A month after the “Genesis Market” was shut down as part of an international law enforcement action, part of the underground marketplace is back online. The BBC reports, citing cybersecurity experts. According to their observations, the Darknet variant of the criminal sales platform for stolen access data was only disrupted for around two weeks, and the administrators have since uploaded the stolen data again. The bosses of the “Genesis Market” are therefore probably still at large, only the copy of the sales platform accessible on the normal Internet has actually been shut down. According to the BBC, the legal process against those arrested is also stalling.
Success not as big as shown
The “Genesis Market” had actually been shut down as part of the internationally coordinated “Operation Cookie Monster”, the Federal Criminal Police Office had declared, among other things. A total of 119 people were arrested and 208 homes were searched. The action coordinated between 17 countries only really hit the part of the sales platform that can be accessed directly on the Internet, on the Darknet it was only quiet for a while. According to Cyril Noel-Tagoe from the cybersecurity company Netacea, the administrators and the technical infrastructure were unaffected by the action. At least there are indications that activity has declined significantly, and most people should now ask themselves twice whether they are still shopping on the platform.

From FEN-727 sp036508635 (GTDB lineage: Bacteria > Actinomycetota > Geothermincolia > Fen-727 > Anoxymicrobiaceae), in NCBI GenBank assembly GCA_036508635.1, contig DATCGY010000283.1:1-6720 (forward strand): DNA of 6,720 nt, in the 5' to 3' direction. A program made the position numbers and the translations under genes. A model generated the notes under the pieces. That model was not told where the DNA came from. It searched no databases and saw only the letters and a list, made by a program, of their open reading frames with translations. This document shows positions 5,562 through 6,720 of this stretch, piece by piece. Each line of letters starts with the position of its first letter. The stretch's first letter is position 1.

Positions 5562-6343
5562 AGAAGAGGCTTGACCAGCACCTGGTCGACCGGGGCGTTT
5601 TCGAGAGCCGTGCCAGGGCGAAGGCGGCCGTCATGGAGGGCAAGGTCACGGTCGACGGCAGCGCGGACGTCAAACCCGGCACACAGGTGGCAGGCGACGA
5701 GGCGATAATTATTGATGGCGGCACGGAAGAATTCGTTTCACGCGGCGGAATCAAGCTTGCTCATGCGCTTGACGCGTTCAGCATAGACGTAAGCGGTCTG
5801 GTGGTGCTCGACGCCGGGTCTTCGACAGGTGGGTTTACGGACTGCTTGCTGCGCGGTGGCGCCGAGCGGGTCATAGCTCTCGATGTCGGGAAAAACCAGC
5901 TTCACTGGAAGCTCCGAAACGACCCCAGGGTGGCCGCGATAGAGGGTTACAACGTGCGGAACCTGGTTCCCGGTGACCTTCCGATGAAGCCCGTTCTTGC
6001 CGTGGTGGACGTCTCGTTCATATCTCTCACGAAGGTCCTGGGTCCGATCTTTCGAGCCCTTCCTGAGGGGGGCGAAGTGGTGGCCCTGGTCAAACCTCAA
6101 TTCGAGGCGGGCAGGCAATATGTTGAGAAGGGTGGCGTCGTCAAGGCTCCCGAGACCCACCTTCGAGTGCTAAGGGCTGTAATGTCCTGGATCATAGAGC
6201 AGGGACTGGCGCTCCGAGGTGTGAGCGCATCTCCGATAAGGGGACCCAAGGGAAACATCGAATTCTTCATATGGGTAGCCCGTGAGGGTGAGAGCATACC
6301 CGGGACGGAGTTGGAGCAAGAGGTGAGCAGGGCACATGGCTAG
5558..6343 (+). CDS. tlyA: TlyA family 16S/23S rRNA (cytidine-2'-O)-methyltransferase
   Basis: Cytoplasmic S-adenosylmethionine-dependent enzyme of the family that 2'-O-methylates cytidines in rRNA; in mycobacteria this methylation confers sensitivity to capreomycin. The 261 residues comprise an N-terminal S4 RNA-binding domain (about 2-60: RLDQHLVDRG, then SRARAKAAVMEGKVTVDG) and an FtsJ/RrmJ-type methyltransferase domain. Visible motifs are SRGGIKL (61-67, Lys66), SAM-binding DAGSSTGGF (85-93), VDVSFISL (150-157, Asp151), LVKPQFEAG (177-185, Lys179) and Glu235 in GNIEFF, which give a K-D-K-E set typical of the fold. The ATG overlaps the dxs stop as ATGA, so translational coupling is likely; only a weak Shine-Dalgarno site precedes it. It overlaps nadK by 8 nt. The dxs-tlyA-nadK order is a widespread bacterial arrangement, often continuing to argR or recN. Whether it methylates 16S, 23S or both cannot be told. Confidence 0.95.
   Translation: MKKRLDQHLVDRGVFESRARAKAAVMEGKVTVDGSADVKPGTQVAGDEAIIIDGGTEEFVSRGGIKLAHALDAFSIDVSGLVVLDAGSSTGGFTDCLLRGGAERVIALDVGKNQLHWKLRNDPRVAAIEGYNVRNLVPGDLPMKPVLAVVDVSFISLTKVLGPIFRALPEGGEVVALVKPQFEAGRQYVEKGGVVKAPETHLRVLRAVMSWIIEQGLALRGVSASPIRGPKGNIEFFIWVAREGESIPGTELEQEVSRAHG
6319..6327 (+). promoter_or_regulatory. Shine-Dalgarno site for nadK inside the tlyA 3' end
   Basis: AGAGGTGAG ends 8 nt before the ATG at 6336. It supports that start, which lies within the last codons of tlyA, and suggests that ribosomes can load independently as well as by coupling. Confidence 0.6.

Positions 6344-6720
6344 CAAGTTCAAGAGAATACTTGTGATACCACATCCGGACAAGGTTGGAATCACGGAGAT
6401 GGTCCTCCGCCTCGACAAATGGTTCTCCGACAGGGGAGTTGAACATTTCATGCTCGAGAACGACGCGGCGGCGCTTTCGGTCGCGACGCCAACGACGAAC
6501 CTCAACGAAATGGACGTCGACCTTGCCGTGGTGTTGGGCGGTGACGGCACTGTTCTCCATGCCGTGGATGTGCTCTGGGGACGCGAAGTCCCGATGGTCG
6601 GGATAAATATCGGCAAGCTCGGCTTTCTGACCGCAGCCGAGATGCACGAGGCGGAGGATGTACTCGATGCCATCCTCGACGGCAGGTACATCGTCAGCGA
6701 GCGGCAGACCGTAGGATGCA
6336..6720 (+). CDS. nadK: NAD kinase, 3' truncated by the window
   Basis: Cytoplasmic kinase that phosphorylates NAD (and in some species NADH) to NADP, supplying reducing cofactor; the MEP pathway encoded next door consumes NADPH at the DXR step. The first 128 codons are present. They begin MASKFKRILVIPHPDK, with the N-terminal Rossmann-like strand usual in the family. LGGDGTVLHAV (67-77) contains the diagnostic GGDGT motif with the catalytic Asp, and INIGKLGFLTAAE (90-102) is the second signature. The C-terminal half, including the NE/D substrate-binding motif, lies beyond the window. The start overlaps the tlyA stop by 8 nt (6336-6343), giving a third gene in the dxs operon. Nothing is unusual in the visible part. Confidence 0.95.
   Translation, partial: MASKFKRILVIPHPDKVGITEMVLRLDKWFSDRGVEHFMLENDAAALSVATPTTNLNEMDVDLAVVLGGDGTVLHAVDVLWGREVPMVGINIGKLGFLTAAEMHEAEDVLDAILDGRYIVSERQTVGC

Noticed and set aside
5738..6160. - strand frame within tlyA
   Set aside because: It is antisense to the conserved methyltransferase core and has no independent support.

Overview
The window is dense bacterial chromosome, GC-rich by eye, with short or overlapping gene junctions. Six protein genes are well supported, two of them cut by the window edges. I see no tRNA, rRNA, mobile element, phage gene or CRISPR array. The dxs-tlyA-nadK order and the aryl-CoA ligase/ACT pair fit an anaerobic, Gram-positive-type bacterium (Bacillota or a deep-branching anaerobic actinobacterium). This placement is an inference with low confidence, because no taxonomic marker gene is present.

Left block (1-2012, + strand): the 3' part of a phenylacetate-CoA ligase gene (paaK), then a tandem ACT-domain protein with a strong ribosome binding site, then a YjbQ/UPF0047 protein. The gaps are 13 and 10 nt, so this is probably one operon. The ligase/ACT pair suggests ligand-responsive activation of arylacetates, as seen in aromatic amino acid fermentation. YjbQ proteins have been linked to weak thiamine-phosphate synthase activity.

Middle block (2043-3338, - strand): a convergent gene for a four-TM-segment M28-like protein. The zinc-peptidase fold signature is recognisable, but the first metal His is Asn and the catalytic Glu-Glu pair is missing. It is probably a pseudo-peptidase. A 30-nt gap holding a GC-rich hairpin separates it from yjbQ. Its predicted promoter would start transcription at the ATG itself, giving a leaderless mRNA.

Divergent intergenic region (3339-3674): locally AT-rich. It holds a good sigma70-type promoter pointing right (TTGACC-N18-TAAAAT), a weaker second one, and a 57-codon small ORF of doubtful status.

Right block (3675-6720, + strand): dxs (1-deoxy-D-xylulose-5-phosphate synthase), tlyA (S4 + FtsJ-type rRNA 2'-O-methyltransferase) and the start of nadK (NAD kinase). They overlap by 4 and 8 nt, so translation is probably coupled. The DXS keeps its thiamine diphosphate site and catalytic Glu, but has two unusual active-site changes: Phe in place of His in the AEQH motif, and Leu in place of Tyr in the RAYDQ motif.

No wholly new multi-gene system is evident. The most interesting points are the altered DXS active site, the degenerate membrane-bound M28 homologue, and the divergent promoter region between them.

The fact that the entire “Genesis Market” was not shut down during the large-scale operation, but only part of it, was not clear from the reports from the law enforcement agencies involved. The FBI, for example, has now only assured the BBC that it will continue to work to ensure that “users who use a service like Genesis Market will be held accountable”. The British National Cyber Crime Unit has assured that the amount of material offered on it has decreased significantly and criminals’ trust in the platform has been disturbed. However, it is unclear whether this is only short-term or will remain so in the long term, added the experts interviewed by the BBC.
The British broadcaster also explains that of the 30 people arrested in the United Kingdom in connection with “Operation Cookie Monster”, only one has actually been charged so far. This also shows how difficult it is to take action against such platforms. The real successes achieved again and again did not change that. The US Treasury Department assumes that the “Genesis Market” is in Russia. There they should be largely safe from prosecution. They offer access to online services such as Netflix and Amazon, which are even updated thanks to special tools. At least some of the affected accounts have been posted to the Haveibeenpwned project for review.